General News of Thursday, 14 June 2007
The debate in Parliament on the country’s precarious energy crisis has assumed a complicated and different twist and dimension, with the Majority in the House proposing an amendment to a Notice of Motion filed by the Minority.
The motion, which was hitherto a half-hour motion and filed by three Members of Parliament (MPs), all of the National Democratic Congress (NDC), namely, Dr Kwame Ampofo, Mr Haruna Iddrisu and Alhaji Amadu Sorogho, should have been debated last week.
However, on the eve of the debate, the Minister of Energy, Mr Joseph Kofi Adda, presented a comprehensive and elaborate statement on means that the government had adopted to resolve the crisis which had affected the economy considerably.
The Minority, which felt outsmarted by the Majority, also decided to drop the half-hour motion and settle on a full motion so that the issue could be thoroughly debated and discussed.
In yesterday’s order paper, there was a Notice of Motion filed by the three MPs and an amendment proposed to the motion by four MPs on the Majority side.
The motion read, “The Honourable House is disappointed by the government’s inability to end the energy crisis, almost a year after it started, and expresses its lack of confidence in the current handling of the crisis and urges the government to adopt an effective programme to address the crisis.”
Four Majority MPs, namely, Messrs Maxwell Kofi Jumah, David Oppong Kusi, Ben Aryeh and Mrs Eugenia Kusi also proposed an amendment to read thus: “The Honourable House having been briefed by the Minister responsible for Energy on the government’s plans to generate more power to end the power shortages which have occurred in the country over the past two and a half decades, commends the government for those plans and urges the government to implement same timeously”.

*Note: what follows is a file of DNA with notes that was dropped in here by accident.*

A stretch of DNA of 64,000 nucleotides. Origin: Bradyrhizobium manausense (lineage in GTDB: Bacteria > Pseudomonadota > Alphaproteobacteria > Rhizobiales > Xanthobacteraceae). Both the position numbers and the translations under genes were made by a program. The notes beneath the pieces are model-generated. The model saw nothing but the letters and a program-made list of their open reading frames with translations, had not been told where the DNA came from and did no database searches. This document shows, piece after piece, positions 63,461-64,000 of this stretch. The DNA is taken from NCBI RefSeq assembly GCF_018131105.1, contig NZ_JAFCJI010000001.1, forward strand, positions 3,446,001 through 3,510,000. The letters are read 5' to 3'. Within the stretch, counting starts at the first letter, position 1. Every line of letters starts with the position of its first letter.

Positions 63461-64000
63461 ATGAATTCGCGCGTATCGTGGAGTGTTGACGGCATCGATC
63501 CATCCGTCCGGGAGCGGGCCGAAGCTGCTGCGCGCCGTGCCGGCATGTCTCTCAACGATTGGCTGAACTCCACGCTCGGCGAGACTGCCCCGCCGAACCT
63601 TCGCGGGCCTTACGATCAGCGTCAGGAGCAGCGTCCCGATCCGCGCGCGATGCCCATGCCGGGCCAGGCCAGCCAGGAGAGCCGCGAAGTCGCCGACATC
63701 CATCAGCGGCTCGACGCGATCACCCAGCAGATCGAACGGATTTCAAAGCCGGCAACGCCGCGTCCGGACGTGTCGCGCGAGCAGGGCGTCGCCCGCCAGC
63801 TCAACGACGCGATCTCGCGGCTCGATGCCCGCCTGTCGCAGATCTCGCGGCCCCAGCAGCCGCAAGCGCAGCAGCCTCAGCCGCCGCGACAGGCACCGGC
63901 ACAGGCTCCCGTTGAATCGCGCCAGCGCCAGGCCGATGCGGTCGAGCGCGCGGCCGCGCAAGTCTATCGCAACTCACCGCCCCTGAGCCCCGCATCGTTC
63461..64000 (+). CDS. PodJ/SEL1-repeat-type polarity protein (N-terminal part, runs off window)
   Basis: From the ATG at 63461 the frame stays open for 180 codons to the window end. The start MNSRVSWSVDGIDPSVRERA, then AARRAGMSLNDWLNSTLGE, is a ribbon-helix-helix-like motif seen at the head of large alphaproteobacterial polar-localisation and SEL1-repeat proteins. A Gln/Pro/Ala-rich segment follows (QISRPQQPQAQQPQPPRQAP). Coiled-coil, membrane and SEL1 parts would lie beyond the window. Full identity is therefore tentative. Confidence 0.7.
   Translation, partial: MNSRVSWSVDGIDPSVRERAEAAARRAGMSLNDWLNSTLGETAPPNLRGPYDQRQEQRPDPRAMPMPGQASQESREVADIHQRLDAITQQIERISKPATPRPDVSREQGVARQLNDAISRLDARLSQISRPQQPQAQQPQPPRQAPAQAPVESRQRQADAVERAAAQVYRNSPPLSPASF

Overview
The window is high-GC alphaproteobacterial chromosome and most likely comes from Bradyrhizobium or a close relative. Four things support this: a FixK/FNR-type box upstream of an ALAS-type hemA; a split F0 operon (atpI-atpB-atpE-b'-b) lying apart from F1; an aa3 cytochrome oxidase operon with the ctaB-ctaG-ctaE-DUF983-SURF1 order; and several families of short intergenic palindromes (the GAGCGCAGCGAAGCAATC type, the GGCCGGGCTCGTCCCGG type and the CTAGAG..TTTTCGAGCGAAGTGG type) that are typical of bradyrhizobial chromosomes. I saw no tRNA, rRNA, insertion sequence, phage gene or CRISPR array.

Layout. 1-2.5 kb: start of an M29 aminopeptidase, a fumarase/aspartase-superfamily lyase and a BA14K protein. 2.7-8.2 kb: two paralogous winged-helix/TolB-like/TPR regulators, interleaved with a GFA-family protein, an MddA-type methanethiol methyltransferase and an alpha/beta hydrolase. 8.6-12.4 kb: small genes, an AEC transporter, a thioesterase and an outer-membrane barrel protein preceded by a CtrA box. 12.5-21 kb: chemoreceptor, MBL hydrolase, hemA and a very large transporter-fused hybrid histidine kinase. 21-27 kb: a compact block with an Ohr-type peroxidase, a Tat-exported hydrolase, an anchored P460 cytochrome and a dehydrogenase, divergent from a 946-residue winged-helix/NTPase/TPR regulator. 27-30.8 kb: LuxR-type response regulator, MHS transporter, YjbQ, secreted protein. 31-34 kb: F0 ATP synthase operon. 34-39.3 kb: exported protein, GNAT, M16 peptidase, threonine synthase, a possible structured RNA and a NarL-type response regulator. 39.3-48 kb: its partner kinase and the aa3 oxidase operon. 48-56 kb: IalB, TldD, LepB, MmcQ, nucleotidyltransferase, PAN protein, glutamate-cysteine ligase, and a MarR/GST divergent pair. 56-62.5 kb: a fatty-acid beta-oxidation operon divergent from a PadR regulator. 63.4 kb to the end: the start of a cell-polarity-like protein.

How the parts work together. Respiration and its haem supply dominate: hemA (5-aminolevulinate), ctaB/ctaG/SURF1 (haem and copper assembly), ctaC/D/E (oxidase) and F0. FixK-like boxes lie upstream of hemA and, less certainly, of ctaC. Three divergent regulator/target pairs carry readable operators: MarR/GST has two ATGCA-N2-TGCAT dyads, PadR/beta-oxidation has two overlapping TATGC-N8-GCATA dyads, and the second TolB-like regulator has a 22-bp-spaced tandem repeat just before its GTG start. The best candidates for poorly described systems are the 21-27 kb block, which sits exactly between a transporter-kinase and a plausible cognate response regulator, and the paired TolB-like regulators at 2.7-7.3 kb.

At yesterday’s sitting, the Minority Leader, Mr Alban Bagbin, told the House that the Minority was disappointed by what he termed the subtle attempts by the Majority to forestall the debate on the energy crisis.
He challenged the Majority to pave way for the debate of the crisis, saying, “Let us debate the issue to find a solution to the problem, since you can run but cannot hide.”
Mr Bagbin added that the motion had been admitted as an urgent one and should, therefore, take place as per the agreement reached between the leadership of the House last week.
But the Deputy Majority Leader, Mr Abraham Ossei Aidoo, stood his ground and explained that since the previous motion was stood down for a new one, it had to go through the normal channel and promised that the Business Committee of the House would sit on the matter to fix a date for the debate.
He said it was not true that the Minority’s motion was admitted as an urgent one, since, although it was filed as such, it was only the Speaker who could determine whether a motion was urgent or not.
For his part, the Majority Chief Whip, Mr Osei Kyei-Mensa-Bonsu said the Majority was not afraid to engage the Minority in a debate on the energy crisis but the proper thing should be done.
When the Speaker finally adjourned the sitting, the Minority members burst into the chorus, “Afraid, afraid, afraid”, with the Majority responding “Cheap people, cheap people, cheap people”.